Stephen J Govoni
What do you do when the newspapers point
out that one of your union's local pension boards have approved
multi-million dollar fraudulent real estate deals? If you are
Arthur Coia, president of the 500,000 member Laborers International
Union of North America, you find someone from the private sector
to develop investment policies, work out a corporate governance
policy, and identify viable economically targeted projects.
Last June, Coia hired Chuck Agles, formerly
senior vice president for retail banking with Detroit-based Comerica
Bank, as director of investments. The 51-year-old executive's
task: to be a resource that helps 110 widely dispersed Laborers
locals, with some $15 billion in total pension assets, better
manage their portfolios.
Some of those assets have been notoriously
ill-managed. In 1990, for example, the Mason Tenders District
Council of New York, a regional which runs the pensions of ten
Laborers locals, loaned a member of the Genovese crime family
$15.85 million to buy a building on West 18th Street in Manhattan
for $7.45 million. Nine months later, the Laborers fund allegedly
purchased that same building for $24 million-all in the middle
of the worst downturn in New York real estate since the 1960s.
Following an investigative series in New
York Newsday, three union officials and two reputed mobsters were
indicted in September 1992 on racketeering charges that included
embezzling millions in crooked real estate deals. Frank Lupo,
former president of the Mason Tenders District Council of New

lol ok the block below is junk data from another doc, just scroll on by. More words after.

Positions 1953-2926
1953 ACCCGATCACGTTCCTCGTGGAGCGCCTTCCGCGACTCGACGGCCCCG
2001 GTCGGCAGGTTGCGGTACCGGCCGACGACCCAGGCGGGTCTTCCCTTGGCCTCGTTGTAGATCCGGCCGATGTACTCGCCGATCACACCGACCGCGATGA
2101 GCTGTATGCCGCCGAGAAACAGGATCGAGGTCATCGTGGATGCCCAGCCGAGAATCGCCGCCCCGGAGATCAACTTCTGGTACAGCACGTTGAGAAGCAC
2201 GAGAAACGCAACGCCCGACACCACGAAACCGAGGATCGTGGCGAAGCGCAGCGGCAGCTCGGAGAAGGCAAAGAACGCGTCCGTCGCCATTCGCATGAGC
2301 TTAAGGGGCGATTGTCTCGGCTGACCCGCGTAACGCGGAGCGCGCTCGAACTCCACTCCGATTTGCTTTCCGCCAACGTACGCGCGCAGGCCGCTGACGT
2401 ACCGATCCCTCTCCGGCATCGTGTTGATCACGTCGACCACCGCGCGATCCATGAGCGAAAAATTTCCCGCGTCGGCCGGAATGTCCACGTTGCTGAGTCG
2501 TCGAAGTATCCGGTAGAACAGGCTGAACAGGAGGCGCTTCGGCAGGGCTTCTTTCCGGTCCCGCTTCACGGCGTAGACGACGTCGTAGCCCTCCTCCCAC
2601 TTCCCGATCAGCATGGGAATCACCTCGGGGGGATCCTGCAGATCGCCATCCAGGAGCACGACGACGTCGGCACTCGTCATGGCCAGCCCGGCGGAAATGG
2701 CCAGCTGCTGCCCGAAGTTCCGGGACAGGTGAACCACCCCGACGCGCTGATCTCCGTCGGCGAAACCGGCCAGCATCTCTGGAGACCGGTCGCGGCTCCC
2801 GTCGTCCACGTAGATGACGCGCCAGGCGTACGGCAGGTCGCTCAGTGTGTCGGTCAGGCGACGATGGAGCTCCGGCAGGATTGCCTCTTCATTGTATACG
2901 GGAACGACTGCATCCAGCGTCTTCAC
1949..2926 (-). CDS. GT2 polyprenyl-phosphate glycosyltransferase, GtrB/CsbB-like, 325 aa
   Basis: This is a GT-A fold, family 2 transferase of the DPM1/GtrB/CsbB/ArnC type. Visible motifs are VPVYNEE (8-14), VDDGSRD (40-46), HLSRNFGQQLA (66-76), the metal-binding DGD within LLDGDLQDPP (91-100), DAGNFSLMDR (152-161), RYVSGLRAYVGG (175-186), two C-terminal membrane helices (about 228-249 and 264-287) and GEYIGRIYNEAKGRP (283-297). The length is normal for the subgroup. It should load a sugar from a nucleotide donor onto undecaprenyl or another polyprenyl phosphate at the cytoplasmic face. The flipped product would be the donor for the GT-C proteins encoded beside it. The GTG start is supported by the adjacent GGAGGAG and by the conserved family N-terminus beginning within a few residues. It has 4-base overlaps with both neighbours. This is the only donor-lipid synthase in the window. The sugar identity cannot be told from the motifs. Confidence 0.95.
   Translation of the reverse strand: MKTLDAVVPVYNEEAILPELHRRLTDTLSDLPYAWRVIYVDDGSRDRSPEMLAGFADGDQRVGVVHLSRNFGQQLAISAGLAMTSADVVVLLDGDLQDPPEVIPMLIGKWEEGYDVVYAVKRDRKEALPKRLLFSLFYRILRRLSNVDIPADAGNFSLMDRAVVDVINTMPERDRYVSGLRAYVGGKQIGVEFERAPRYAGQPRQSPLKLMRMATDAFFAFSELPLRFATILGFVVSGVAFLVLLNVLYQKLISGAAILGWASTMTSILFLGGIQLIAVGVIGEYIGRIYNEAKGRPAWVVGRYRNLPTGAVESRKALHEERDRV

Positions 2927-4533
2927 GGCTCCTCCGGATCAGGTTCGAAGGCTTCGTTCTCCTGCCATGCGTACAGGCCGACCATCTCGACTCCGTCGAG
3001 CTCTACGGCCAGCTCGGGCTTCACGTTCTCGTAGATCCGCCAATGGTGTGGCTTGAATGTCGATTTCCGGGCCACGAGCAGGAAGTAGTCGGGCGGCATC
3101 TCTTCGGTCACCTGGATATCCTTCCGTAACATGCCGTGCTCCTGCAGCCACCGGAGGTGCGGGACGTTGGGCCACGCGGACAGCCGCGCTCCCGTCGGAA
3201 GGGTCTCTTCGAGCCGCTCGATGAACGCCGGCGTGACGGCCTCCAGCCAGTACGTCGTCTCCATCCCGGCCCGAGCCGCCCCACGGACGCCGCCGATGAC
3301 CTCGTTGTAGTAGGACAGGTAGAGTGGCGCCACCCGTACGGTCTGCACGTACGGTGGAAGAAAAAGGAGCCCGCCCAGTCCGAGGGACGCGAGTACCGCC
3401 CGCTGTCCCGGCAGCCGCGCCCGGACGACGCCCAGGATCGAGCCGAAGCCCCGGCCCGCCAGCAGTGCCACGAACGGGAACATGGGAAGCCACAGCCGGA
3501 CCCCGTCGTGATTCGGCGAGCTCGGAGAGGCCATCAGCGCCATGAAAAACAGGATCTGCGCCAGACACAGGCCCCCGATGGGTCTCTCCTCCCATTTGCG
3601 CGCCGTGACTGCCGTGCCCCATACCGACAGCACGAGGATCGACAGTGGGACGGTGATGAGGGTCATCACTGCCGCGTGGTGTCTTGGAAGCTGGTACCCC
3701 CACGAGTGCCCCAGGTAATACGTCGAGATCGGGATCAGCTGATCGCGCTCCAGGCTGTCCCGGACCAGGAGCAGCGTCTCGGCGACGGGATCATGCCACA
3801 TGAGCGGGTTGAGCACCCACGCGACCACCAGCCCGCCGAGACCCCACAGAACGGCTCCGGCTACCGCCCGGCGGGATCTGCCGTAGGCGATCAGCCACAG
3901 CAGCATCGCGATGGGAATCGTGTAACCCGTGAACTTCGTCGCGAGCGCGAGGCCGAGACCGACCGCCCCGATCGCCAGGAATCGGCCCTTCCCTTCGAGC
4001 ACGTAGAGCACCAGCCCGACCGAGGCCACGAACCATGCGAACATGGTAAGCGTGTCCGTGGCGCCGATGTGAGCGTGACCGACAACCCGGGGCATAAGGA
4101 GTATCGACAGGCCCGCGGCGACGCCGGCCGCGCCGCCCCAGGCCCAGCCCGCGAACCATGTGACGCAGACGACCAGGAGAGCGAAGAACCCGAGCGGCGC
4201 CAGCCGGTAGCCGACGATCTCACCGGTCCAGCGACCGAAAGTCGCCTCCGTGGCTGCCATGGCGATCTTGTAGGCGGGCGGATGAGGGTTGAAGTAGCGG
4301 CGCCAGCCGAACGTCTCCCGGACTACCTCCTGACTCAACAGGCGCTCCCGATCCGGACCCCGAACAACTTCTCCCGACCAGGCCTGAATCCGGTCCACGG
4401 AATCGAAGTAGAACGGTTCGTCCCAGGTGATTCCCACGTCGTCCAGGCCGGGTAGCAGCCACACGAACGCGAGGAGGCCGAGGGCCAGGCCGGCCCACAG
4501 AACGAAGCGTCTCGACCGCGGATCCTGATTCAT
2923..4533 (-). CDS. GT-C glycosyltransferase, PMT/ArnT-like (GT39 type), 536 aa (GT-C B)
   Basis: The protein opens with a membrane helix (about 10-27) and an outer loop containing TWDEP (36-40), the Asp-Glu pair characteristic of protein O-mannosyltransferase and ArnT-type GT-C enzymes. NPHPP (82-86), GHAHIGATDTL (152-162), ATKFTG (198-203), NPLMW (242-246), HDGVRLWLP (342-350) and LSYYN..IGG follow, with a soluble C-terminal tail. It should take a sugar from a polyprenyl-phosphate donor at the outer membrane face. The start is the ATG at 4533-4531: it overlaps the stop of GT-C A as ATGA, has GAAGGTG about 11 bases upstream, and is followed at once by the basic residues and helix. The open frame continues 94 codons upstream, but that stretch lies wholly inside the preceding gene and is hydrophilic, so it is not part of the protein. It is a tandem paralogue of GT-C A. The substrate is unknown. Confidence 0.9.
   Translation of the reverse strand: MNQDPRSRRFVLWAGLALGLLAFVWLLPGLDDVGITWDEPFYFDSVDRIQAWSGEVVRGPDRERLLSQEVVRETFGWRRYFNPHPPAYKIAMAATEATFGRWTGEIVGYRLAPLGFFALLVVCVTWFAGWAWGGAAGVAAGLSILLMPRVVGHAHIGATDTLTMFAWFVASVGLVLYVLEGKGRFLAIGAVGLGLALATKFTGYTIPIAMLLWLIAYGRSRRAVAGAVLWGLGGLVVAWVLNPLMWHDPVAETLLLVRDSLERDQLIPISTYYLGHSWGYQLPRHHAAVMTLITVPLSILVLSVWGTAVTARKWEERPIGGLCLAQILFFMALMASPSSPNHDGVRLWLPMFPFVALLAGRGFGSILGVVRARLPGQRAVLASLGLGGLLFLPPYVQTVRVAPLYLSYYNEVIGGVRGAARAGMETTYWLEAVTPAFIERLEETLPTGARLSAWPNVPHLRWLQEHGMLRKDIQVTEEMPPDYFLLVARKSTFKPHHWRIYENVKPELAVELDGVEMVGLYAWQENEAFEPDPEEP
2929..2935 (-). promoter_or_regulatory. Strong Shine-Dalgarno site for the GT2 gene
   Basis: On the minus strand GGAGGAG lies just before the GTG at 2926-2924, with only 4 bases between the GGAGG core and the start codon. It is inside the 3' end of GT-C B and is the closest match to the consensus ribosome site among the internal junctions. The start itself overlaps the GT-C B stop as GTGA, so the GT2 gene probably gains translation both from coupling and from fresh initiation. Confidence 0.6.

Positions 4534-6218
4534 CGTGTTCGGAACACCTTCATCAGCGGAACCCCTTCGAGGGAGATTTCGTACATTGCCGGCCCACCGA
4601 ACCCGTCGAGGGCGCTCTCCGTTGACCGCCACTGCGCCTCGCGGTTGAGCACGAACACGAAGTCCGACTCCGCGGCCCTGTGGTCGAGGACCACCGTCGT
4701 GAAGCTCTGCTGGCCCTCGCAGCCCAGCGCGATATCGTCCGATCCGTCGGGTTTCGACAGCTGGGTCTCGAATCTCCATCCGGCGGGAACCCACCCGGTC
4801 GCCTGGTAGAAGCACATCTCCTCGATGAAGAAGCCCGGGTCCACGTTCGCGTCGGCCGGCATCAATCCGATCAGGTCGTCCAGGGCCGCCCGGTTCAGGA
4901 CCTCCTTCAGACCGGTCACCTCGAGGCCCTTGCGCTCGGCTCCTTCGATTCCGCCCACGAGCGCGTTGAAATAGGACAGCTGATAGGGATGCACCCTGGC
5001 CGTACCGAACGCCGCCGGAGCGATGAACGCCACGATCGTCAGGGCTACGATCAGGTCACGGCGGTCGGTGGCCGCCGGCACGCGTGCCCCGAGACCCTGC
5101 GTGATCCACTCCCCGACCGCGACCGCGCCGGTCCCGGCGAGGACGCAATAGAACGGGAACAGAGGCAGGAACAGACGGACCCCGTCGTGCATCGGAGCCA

York, pled guilty in the case.
While criminal charges are still pending
against several defendants in the Laborers case, Agles is establishing
underwriting guidelines for real estate projects. Guidelines are
also in the works for investments that would create jobs for union
members-an avenue the union is determined to pursue. Agles is
quick to note that Laborers plan participants would expect returns
of 10% to 12%. "If they're not bankable projects, we can't
do them," he says emphatically.
In fact, returns have averaged in the low
double-digits in recent years on the bulk of the Laborers funds,
which are in a fairly conventional mix of equity and fixed income
securities, Agles says. Agles' authority is limited to advising trustees
and packaging investment ideas. "I'm not going to say they'll
eliminate the criminal stuff," he notes. "But we should
be able to avoid some of the locals getting into investments that
don't seem prudent." His advice and attention are having some
effect. Agles helped one local avoid a chancy ETI-related project,
a proposed $500 million industrial park in southern Illinois.
The developer was looking for an $8 million infrastructure loan
from the Laborers, but Agles was skeptical. "The developer
had not outlined the plan very well. So I stepped away from it,"
Agles has also set up a database to track
equity and fixed income investments for all of these funds, and
eventually, to coordinate proxy voting activities. This, he believes,
will give the Laborers a more powerful voice in corporate governance
"This system will be looked at by a
lot of union pension funds, because it enables them to gather
at a glance what their portfolios look like," Agles predicts.
For a union fund that until recently received attention only of
the unpleasant kind, that should come as a relief.
Copyright © 1998 Asset International, Inc. All rights reserved. Plan Sponsor February 1994.